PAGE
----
On-Demand Outages the 'New Normal'?

 
 
By Renee Boucher Ferguson  |  Posted 2008-02-13 Email Print this article Print
 
 
 
 
 
 
 

Small, intermittent service outages could be what users come to expect-and work around.

Earlier this week, Salesforce.com migrated a subset of its overall user base to its Spring '08 release. In the process, Salesforce.com experienced an outage to its NA5 server Feb. 11 that lasted, intermittently, for about 7 hours and affected a small set of customers.

On the same day, BlackBerry users found only a black hole lasting for several hours when they tried to reach e-mail and calendar services. While it's not clear exactly what caused either outage, the bottom line is that on-demand services, like the phone company, are subject to some unexpected downtime.

Are intermittent system outages the end of the world? No, for most users (though it may seem like it at the time). But small outages may well be the new norm for users of on-demand services, at least for the time being.

Charlie Wood, developer of Spanning Sync, a service that synchronizes Google Calendar and Apple iCal, sends about 10 million calls a day to the Google Calendar Data API.

"Most people would be surprised how often Google Apps are not available," Wood said. "It's not these major outages like Salesforce.com or BlackBerry, it's microusers-a small subset of users that would be affected for 15 minutes. It's very distributed. We see it all day long. It's constant that they have these small, typically short-lived outages that affect small groups of users. We're syncing our users on the back end and if one fails, 10 minutes later another one will succeed."

Wood said Google is aware of the issue and working "really, really hard" to make Google applications more available. (A Google Gears developer advocate did not return calls from eWEEK.)

In fact, most SAAS (software-as-a-service) providers are acutely aware of any downtime issues and spend a good deal of capital ensuring what's typically referred to as the "five nines" or 99.999 percent uptime for customers.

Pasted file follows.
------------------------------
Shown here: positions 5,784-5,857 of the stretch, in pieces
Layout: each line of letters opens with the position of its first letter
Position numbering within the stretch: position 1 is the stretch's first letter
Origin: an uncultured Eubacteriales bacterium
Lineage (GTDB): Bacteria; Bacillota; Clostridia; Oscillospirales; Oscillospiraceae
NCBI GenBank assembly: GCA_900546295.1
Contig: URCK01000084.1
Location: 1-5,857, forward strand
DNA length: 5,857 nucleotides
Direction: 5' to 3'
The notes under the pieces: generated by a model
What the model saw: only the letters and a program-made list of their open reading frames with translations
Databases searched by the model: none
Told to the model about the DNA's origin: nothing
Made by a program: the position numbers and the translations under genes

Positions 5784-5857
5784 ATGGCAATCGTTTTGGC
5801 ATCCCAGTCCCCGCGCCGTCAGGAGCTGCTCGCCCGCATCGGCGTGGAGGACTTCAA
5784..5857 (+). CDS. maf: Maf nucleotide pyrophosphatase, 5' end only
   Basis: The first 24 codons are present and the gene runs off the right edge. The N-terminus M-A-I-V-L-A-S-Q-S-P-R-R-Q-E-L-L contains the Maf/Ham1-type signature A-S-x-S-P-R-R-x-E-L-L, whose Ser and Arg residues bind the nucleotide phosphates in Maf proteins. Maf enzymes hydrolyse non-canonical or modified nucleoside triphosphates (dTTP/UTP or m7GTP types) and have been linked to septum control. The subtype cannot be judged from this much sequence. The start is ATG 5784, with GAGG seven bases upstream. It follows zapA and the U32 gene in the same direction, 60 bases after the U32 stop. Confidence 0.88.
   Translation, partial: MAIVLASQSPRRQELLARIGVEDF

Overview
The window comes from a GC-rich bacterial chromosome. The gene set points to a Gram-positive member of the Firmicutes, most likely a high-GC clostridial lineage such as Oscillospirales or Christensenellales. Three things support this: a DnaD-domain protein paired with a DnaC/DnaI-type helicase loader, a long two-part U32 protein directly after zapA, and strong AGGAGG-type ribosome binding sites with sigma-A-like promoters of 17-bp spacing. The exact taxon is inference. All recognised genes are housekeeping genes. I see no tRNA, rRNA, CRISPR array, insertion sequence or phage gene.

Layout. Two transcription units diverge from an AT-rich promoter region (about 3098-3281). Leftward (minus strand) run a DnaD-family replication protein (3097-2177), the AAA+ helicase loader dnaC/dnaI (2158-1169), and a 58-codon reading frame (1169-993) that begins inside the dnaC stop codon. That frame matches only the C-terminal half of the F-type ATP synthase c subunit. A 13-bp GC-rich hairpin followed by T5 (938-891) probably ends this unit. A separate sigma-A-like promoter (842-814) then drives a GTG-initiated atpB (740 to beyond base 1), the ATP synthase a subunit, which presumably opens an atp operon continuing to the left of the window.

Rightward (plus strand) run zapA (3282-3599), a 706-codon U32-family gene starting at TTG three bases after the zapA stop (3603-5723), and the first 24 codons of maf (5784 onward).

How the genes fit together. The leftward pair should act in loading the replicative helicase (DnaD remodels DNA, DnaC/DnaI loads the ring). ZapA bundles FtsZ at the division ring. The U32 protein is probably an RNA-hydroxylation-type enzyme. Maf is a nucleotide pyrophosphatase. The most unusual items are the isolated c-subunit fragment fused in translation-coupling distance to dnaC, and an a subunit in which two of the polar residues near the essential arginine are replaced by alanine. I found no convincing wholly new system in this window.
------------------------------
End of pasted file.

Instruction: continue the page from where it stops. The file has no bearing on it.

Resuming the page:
In 2005, Salesforce.com spent $50 million to build additional data centers and get as close to 100 percent uptime as possible by replicating customer information in real time. But even that effort was not without issues. Salesforce.com customers experienced a string of hours-long outages in 2006 that CEO Marc Benioff said were a result of the data center upgrades.

The bottom line for Wood, who formerly had a similar syncing program for Salesforce.com, is not that the APIs don't work sometimes, but that the outages are small and, in the long run, workable.

"It's the new normal," Wood said. "I think what people are going to have to realize is it's the nature of the Web, the nature of the Internet-delivery of information is not guaranteed. [Data] is very likely to get there, but it's not guaranteed. If you go to a Web page [and it's not available], you hit refresh and it reloads. People will have to get used to that with online applications. There [have] to be some shifts in expectations."

So what should customers of on-demand applications do? Wood said users need to have a backup plan when their data is sitting in the cloud. "Using traditional on-premises applications is like owning a car, whereas on-demand is like taking a taxi," he said. "With a taxi you pay for the ride, but you don't pay for things like insurance and maintenance. But you can't always be sure you're going to find a ride. But if you have a phone you can make other arrangements. I would say the same for apps."

When asked what a reasonable uptime expectation should be for users of on-demand services, Beagle Research analyst Dennis Pombriant said "expectation" is the key word. "The expectation that everybody has going forward is that the on-demand technology world will be as reliable as the phone system," Pombriant said. "The phone system overall doesn't usually go down. It may have an outage in a small area-a line that's down somewhere-but the phone system doesn't go down."

But in contrast to the 125-year old phone system, the SAAS industry is still in its infancy, and should continue to improve, Pombriant said.

"You should expect uptime to get better over time, but also expect that there are going to be continuing minor problems simply because we're dealing with a moving target," he said. "It's not just SAAS, it's SAAS at a multilevel with additional partners building applications and hosting applications. It's a global business. There are a lot of parameters ... the best expectation is no outages. The next best is small outages."

 
 
 
 
 
 
 
 
 
 
 

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